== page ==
The international authorship listed on the masthead of the HORIZON paper includes some of the leading clinical investigators in the osteoporosis field (along with employees of the sponsoring pharmaceutical firm, Novartis) who most probably are aware of these issues in data interpretation.
The editors of the august New England Journal of Medicine and the authors' "peers" responsible for reviewing the paper prior to acceptance for publication, are also probably aware of the data interpretation issues.
So, why is the paper published in a format that engenders the hype I am decrying? Could it be that there is more at stake than would be served by reporting a marginal effect on hip fractures?
Certainly, there is much at stake for all those involved with the trial itself. Novartis has invested a fortune in the development of this drug, and another fortune supporting the trial, participating in the data analysis and the preparation of the manuscript. All the masthead authors declare financial arrangements with pharmaceutical firms, most with multiple firms and nearly all with Novartis.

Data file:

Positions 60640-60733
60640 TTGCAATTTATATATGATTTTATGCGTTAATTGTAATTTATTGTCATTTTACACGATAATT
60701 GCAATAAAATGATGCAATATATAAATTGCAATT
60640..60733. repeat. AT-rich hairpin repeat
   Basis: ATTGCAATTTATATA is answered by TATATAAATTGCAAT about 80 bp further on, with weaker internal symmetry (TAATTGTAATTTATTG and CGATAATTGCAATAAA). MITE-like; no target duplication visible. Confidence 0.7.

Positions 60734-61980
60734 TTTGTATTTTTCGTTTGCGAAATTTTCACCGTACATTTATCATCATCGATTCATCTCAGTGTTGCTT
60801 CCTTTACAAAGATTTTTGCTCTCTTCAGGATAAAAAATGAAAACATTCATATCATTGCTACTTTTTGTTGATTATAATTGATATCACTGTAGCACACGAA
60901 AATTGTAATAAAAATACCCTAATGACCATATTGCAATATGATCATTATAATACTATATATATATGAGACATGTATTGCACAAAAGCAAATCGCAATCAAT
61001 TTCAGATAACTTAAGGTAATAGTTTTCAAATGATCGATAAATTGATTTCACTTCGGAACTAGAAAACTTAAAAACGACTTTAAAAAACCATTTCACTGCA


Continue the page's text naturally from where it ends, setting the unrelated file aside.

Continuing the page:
Then, again, there are some elderly folks for whom osteoporosis is the bane of their sunset years. I applaud the goal of trying to spare them such a fate.
However, pursuing that goal demands as much rigor in reporting the science as in performing the science. If the science demonstrates a tenuous, small effect, then no one should be led to think otherwise.
Dr. Nortin Hadler is professor of medicine and microbiology/immunology at the University of North Carolina at Chapel Hill, and an attending rheumatologist for University of North Carolina Hospitals.